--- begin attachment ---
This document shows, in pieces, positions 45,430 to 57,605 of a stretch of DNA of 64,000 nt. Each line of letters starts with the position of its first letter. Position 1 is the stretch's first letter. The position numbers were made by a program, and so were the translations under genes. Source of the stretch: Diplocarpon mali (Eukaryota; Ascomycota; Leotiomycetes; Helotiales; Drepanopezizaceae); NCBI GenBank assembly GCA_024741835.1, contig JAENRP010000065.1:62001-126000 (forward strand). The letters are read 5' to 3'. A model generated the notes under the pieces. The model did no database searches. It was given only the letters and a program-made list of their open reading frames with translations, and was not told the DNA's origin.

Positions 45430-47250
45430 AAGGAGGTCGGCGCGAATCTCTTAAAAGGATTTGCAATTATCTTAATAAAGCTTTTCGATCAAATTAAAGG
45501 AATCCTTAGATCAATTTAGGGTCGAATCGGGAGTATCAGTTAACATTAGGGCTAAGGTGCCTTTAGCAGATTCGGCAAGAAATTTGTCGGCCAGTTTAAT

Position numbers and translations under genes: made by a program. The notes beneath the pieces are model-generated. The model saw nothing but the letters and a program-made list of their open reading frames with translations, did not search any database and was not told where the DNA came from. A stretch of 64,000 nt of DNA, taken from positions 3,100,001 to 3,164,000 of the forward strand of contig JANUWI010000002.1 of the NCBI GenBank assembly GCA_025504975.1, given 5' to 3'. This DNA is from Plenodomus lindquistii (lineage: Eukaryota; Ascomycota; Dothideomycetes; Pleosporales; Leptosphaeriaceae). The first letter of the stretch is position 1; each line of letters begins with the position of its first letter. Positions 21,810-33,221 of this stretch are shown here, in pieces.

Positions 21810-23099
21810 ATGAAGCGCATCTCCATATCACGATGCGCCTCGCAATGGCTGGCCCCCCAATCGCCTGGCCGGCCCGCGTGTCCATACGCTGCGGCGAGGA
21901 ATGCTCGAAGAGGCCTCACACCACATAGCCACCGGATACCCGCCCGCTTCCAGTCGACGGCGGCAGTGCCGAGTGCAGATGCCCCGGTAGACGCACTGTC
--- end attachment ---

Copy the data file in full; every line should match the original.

This document shows, in pieces, positions 45,430 to 57,605 of a stretch of DNA of 64,000 nt. Each line of letters starts with the position of its first letter. Position 1 is the stretch's first letter. The position numbers were made by a program, and so were the translations under genes. Source of the stretch: Diplocarpon mali (Eukaryota; Ascomycota; Leotiomycetes; Helotiales; Drepanopezizaceae); NCBI GenBank assembly GCA_024741835.1, contig JAENRP010000065.1:62001-126000 (forward strand). The letters are read 5' to 3'. A model generated the notes under the pieces. The model did no database searches. It was given only the letters and a program-made list of their open reading frames with translations, and was not told the DNA's origin.

Positions 45430-47250
45430 AAGGAGGTCGGCGCGAATCTCTTAAAAGGATTTGCAATTATCTTAATAAAGCTTTTCGATCAAATTAAAGG
45501 AATCCTTAGATCAATTTAGGGTCGAATCGGGAGTATCAGTTAACATTAGGGCTAAGGTGCCTTTAGCAGATTCGGCAAGAAATTTGTCGGCCAGTTTAAT

Position numbers and translations under genes: made by a program. The notes beneath the pieces are model-generated. The model saw nothing but the letters and a program-made list of their open reading frames with translations, did not search any database and was not told where the DNA came from. A stretch of 64,000 nt of DNA, taken from positions 3,100,001 to 3,164,000 of the forward strand of contig JANUWI010000002.1 of the NCBI GenBank assembly GCA_025504975.1, given 5' to 3'. This DNA is from Plenodomus lindquistii (lineage: Eukaryota; Ascomycota; Dothideomycetes; Pleosporales; Leptosphaeriaceae). The first letter of the stretch is position 1; each line of letters begins with the position of its first letter. Positions 21,810-33,221 of this stretch are shown here, in pieces.

Positions 21810-23099
21810 ATGAAGCGCATCTCCATATCACGATGCGCCTCGCAATGGCTGGCCCCCCAATCGCCTGGCCGGCCCGCGTGTCCATACGCTGCGGCGAGGA
21901 ATGCTCGAAGAGGCCTCACACCACATAGCCACCGGATACCCGCCCGCTTCCAGTCGACGGCGGCAGTGCCGAGTGCAGATGCCCCGGTAGACGCACTGTC